To rectify this issue, you can tighten the loose connections and make the necessary replacements. Since low-voltage thermostats use small-gauge wires, you can always feel safe working with them. However, if you have doubts, you can rely on the help of a knowledgeable heating technician.
Inaccurate Temperature Readings
Is your furnace kicking on when it shouldn’t or failing to turn on when it should? This can happen due to an inaccurate temperature reading. It would help to check that your thermostat is correctly installed in a proper location. To that end, heat sources such as radiant heaters and fireplaces shouldn’t be anywhere near your thermostat.
2. Frequent Cycles
Having an effectively working furnace is vital, especially with the weather brewing colder temperatures. However, furnaces can sometimes falter if they’ve been inactive during the better part of the summer.
Short-cycling is one of the most common issues homeowners face with their furnaces. This is when your furnace turns on only for a short time before turning off. Such a state can prevent your home from warming up properly and may also damage your furnace.
But what causes these short-cycles? Have a look at some of the main factors behind frequent short-cycling.
Your Furnace Is Too Big
When short-cycling occurs immediately after the installation process, it means the furnace itself might be the cause. Your furnace may either be too strong or too big for your living space in such a situation.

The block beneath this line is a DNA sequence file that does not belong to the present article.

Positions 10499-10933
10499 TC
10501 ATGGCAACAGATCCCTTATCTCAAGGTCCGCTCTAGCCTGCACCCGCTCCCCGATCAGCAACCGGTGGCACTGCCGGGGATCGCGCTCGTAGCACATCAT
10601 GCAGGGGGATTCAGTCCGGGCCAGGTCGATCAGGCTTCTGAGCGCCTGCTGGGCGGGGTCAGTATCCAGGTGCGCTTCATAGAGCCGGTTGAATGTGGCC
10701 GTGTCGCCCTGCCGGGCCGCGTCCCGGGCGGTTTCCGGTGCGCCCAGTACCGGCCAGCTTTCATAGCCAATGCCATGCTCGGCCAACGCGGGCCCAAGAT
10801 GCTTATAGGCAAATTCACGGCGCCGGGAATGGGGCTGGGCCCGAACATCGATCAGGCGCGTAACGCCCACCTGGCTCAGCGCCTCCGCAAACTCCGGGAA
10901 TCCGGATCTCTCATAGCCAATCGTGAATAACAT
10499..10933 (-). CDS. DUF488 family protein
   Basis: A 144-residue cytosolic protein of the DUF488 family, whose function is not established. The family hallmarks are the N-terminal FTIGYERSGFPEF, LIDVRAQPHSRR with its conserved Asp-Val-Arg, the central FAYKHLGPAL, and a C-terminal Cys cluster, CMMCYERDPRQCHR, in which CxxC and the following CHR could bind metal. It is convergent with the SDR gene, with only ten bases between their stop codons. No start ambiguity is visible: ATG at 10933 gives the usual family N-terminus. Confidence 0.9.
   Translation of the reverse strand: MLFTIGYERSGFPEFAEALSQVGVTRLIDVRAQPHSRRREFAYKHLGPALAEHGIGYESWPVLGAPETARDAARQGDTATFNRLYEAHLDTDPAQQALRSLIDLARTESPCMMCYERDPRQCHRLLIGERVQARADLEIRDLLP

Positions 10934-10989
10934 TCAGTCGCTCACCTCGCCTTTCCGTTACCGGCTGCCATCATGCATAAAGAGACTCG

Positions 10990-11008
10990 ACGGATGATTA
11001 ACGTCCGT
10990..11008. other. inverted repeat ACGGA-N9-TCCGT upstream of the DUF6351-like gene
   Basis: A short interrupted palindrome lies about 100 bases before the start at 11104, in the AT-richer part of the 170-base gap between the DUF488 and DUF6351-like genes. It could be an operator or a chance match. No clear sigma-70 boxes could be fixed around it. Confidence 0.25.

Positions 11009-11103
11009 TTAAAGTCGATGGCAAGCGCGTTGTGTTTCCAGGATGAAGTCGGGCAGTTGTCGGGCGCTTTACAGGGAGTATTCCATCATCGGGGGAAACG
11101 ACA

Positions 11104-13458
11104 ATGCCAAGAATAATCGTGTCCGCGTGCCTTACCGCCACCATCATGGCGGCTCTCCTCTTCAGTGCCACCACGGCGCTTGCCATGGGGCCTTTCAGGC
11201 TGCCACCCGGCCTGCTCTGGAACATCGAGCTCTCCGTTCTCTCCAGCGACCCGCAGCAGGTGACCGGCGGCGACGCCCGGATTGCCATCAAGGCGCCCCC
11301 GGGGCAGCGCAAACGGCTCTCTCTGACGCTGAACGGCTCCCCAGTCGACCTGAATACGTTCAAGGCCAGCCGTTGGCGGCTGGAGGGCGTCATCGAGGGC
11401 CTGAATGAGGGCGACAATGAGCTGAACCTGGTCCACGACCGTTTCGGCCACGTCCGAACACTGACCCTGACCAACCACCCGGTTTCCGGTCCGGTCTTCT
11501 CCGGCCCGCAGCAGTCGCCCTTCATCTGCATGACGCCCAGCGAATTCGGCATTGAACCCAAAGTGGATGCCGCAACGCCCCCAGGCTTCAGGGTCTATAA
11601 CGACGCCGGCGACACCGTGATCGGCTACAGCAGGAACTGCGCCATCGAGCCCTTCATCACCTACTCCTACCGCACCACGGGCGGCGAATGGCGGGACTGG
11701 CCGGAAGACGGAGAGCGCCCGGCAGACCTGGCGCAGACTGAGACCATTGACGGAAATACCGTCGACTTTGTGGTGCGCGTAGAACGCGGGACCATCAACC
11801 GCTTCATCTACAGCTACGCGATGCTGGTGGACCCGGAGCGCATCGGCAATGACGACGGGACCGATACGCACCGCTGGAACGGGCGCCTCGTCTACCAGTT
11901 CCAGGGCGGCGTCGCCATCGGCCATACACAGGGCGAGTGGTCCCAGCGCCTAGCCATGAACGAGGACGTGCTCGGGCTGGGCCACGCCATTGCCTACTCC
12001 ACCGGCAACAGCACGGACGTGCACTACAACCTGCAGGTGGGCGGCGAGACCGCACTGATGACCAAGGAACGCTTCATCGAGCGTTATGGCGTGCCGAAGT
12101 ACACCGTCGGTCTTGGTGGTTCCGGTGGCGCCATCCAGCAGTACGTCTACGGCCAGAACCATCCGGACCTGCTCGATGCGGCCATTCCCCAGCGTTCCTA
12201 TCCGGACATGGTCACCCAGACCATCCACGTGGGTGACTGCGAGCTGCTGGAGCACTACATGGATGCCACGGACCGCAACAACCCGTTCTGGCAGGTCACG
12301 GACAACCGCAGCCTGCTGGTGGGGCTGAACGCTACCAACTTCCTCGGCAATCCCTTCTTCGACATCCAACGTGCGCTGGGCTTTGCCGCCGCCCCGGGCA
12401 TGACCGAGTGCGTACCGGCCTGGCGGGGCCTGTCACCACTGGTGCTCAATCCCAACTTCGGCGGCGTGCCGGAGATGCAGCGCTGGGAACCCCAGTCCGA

Wondering how this can happen? It’s simple. An oversized furnace uses a lot of energy, which leads to uneven distribution of warm air in your home. This, in turn, causes the furnace to turn on and off frequently. To solve this issue, you may need to replace your heater. Before making a new purchase, ask a technician to take a look.
Your Furnace Is Overheating
An overheating furnace has a mechanism that turns the system off to prevent damage. This, in turn, causes short-cycling. Overheating happens because of restricted airflow, which traps the hot air in the furnace. To rectify this, you should schedule repair services immediately.
3. Pilot Light or Ignition Issues
Gas furnaces offer one of the most effective methods for home heating. However, this doesn’t mean that they’re problem-free. Like any other mechanical appliances, they can break down anytime.